Hello, 2024

Eric Lawler

January 12, 2024

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2023 certainly ended up being an unusual year. I started the year with one goalAlbeit a goal I still have no idea how to achieve. in mind, but that was disrupted a whopping ten days into January and never seriously revisited. If there’s one thing we can know for sure when setting goals at the beginning of the year, it’s that we have no idea what December 31 will look like.…but I’d wager this is not the Year Of Full Self Driving Teslas nor AGI.

Reflecting back on 2021’s goals shows I’ve made solid progress on my mountain bike bunny hop height since leaving San Diego for Boise–a totally normal metric that totally normal people track–and have wreck-lessly completed some steeeeep, fast, and loose trails around here. But what about this year? Should it have some goals?

Year of coffee?

2024 could be the year of coffee, maybe. After accidentally cracking my beloved Zojirushi coffee pot last April, I had an excuse to drive downtown to Slow by SlowBoise’s bougiest coffee store. MAN do they sell some fantastic beans, though. and pick up a Kalita Wave. And if you have a pourover device, then you really need a scale to weigh your beans and correctly measure water for the final recipe. And if you have a scale to follow recipes, things are a lot easier if you have a stovetop gooseneck kettle to pour with–it’s much easier than a Pyrex measuring cup. And everyone knows it’s a lot less risky to put the brewer on a glass server that can hold 800ml, rather than brewing into an opaque mug you can inadvertently overflow…

With more than 400 pours completed since thenThe depressing downside to the Kalita Wave is that its Nipponsei filters come in packs of 100, making it way too easy to track how much coffee you’re making and question whether you have an addiction., I’m beginning to wonder if I’ve found the limits of my no-frills Oxo conical burr grinder. Even with unevenly ground beans, it’s becoming a soothing part of my morning routine.

Kalita tricks

There’s a lot of griping on the internet about how the larger Kalita Wave, the 185, “stalls” and clogs with fines. Proffered solutions to the problem include drilling the holes in the brewer larger, or putting some kind of stainless steel wool under the filter. This is the way of madness. In my experience, this happens either because people are ruining the filters with needlessly aggressive rinses, or trying to make 200g H2O recipes in a brewer that can comfortably fit 50g of beans inside without overflowing.


The proper rinse is shown in a video by Kurasu, a Japanese roaster. Use your left hand to gently press the filter down against the ridges on the bottom of the brewer. Pour the hot water straight into the center of the filter. As the water makes its way up the filter via the wonders of capillary action, gently and slowly rinse in circles around the filter’s edge, from bottom to top. If you do this correctly, none of the “waves” in the filter collapse. I’m typically using a measly 50g to rinse.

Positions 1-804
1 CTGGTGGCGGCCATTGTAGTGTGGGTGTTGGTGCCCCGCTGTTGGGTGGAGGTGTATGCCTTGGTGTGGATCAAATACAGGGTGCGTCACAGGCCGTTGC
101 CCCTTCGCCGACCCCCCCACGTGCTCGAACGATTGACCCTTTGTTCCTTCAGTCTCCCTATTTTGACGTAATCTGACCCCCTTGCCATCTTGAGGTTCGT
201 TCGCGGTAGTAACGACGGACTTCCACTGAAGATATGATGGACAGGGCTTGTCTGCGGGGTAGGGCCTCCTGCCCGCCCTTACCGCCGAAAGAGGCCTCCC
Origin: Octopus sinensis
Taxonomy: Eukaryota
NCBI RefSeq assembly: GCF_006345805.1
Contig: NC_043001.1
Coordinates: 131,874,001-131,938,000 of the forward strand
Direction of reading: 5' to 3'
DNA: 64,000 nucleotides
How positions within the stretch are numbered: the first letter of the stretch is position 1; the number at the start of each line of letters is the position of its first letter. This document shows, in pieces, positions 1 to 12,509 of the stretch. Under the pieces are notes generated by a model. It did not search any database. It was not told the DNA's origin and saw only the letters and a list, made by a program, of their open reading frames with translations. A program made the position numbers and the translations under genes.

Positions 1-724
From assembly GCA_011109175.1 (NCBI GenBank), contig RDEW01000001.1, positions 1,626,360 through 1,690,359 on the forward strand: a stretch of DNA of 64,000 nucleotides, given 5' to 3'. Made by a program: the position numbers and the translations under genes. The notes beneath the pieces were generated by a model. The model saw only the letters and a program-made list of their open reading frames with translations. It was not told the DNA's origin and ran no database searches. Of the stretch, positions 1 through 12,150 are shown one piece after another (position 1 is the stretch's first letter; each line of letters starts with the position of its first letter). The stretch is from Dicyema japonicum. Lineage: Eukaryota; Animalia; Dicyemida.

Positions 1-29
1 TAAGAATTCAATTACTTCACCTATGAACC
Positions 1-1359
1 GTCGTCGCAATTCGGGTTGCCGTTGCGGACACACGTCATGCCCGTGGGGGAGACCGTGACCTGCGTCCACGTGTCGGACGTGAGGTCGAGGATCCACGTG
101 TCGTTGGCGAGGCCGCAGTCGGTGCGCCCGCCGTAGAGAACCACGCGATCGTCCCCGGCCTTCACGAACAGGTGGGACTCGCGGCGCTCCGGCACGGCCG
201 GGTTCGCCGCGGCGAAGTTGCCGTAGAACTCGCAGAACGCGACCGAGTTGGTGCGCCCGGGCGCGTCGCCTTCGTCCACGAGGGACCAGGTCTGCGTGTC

Recipe size

The whole point of the Kalita is that its pre-drilled holes in the bottom control the rate water flows through the coffee bed. I’ve discovered that my recipes for brews of 600-800g of H2O finish just as fast as my Kurasu recipes for 400g. My only hunch is that the increased head pressure on having the brewer almost entirely filled with coffee, as opposed to only using the bottom 1/3 or so of it, forces the water through the bed more steadily.

My current recipe for 1.5 mugs of single-origin African beans follows Kurasu’s “three pours” method:

  1. 39.5g of coffee : 600g of ~205* H2O (1:15.2 ratio–strong).
    • To guard against overextraction, I use a fairly coarse grind. Kurasu claims cheap grinders are more consistent at larger grind settings. This seems reasonable.
    • Lately, I’ve been bringing the kettle to a boil, rinsing the filter, and brewing at a higher temperatures than I first started (~185*).
  2. 00:00 - Bloom with 80g.
  3. 00:45 - 1st pour. Slam it with another 80g in <10s.
  4. 01:15 - 2nd pour. Gently and continuously pour to 600g, aiming to finish by the 3:00 mark.
    • I’ll do this in circles once the water level is even with the height from the first pour. It’s more difficult to have a completely flat bed with this much coffee than it is with a recipe using 25g of beans.
    • Kurasu’s recipe calls for pouring straight into the center the entire time, then just briefly swirling the edges at the very end of the pour. I believe this is to minimize agitation, because their theory is that the flavor comes out in the second pour; this pour only exists to dilute the coffee down to drinkable levels of Total Dissolved Solids. I don’t think I’m skilled enough to do that without the coffee channeling, so I’ve had better luck agitating more of the beans by doing circles throughout.
  5. 04:00 - Remove brewer.
    • George Howell is right: Hot coffee tastes terrible. I think the ~140* temperature range is ideal for me. Many of my Jackrabit Java and locally-roasted Ironside coffees taste noticeably better as they cool. It takes some time for this to reach a drinkable temperature for me.


Who knows. Maybe 2024 will be the year I make a pourover that tastes as good as Johnny Broadworth’s. Or maybe 2024 will be the year that I’m afflicted with some terrible medical condition that precludes drinking any coffee whatsoever. Or maybe 2024 will be the year I open a coffee shop. I certainly don’t know, but you’d better believe future Eric will give an amused snort when he looks back on this.